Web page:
As I walked along Wildcat Boulevard one morning, I was thinking about some of the old articles and notes I had read the day before. I had been cleaning out old files and came upon some articles on passenger pigeons.

As I walked along Wildcat Boulevard one morning, I was thinking about some of the old articles and notes I had read the day before. I had been cleaning out old files and came upon some articles on passenger pigeons.
 I cannot imagine how at one time there were so very many passenger pigeons(an estimated five billion) and now there are none. Killing off the American passenger pigeon may be the most glaring example of wild animal mistreatment ever recorded.
Some accounts are amazing. In 1813, John James Audubon witnessed a flight of passenger pigeons which passed for three entire days. Another early pioneer estimated that one flight had no less than two billion birds.
Locally, the large number of passenger pigeons in this area is well described in John Cowan’s Life in the Powell-Cyclone Community of McDonald County. Cowan wrote that the birds liked to roost in trees on the cliffs bordering Big Sugar Creek.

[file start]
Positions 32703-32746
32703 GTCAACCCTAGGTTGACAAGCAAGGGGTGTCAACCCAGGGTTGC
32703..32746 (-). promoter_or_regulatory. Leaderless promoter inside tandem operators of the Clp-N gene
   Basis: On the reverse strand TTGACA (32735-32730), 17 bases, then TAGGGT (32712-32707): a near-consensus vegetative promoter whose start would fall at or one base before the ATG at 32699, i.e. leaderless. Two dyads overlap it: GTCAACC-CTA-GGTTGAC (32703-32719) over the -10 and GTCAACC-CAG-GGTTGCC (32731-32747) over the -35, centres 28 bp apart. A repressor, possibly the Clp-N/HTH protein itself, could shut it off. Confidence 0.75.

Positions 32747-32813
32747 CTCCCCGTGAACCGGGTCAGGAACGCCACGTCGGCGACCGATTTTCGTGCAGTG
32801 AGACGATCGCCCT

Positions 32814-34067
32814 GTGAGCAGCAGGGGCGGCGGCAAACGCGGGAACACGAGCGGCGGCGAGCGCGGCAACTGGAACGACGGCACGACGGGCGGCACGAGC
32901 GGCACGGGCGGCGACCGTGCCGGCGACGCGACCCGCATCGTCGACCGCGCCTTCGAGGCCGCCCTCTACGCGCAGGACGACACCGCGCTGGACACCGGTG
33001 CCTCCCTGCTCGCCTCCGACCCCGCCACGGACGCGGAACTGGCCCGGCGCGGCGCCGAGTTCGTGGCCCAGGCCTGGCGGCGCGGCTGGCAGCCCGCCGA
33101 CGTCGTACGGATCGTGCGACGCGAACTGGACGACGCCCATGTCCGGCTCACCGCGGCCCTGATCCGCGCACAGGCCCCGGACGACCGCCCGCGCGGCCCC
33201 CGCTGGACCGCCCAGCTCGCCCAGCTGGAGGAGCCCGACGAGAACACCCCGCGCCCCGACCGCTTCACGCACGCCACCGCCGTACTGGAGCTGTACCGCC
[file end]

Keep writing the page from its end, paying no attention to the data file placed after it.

After multitudes of birds roosted in the trees, all the leaves were gone and any branch smaller than two inches in diameter was broken and on the ground. Hundreds of birds would roost in one tree.
When a huge flock flew over, the sky was darkened and the sound of the birds was as loud as a hundred freight trains coming at once. Their call was loud, harsh, and unmusical.
The locals did not waste powder to shot the birds. They would set tall, thin poles in the ground around a tree where the passenger pigeons roosted. At night, a man would go to each pole and start it swinging back and forth. Then someone would make a loud noise to flush the birds from their roost. The birds would explode into the air, hit the poles and fall to the ground, stunned or killed.
Passenger pigeon usually flew close to the ground. They could also be killed by throwing stones into a flock or knocking them to the ground with a long pole. Native Americans sometimes simply threw their war clubs into the lead birds of a flying flock and knocking them down.   
These birds were killed for food, fun, and profit. In 1736, cleaned carcasses were selling six for a penny in the American Colonies.
People were so greedy that they killed all the passenger pigeons. The last wild bird was spotted in 1900. The last one died in captivity in 1914. Its stuffed body is now preserved in the Smithsonian Institute in Washington, D.C. It looks like a large mourning dove, but more colorful.
Take a walk, use those signal lights, remember extinction is forever, watch for pedestrians, turn your lights on when it is getting dark, and see what you notice or think about while passing along Wildcat Boulevard.

Russell Hively writes a column for the Neosho Daily News.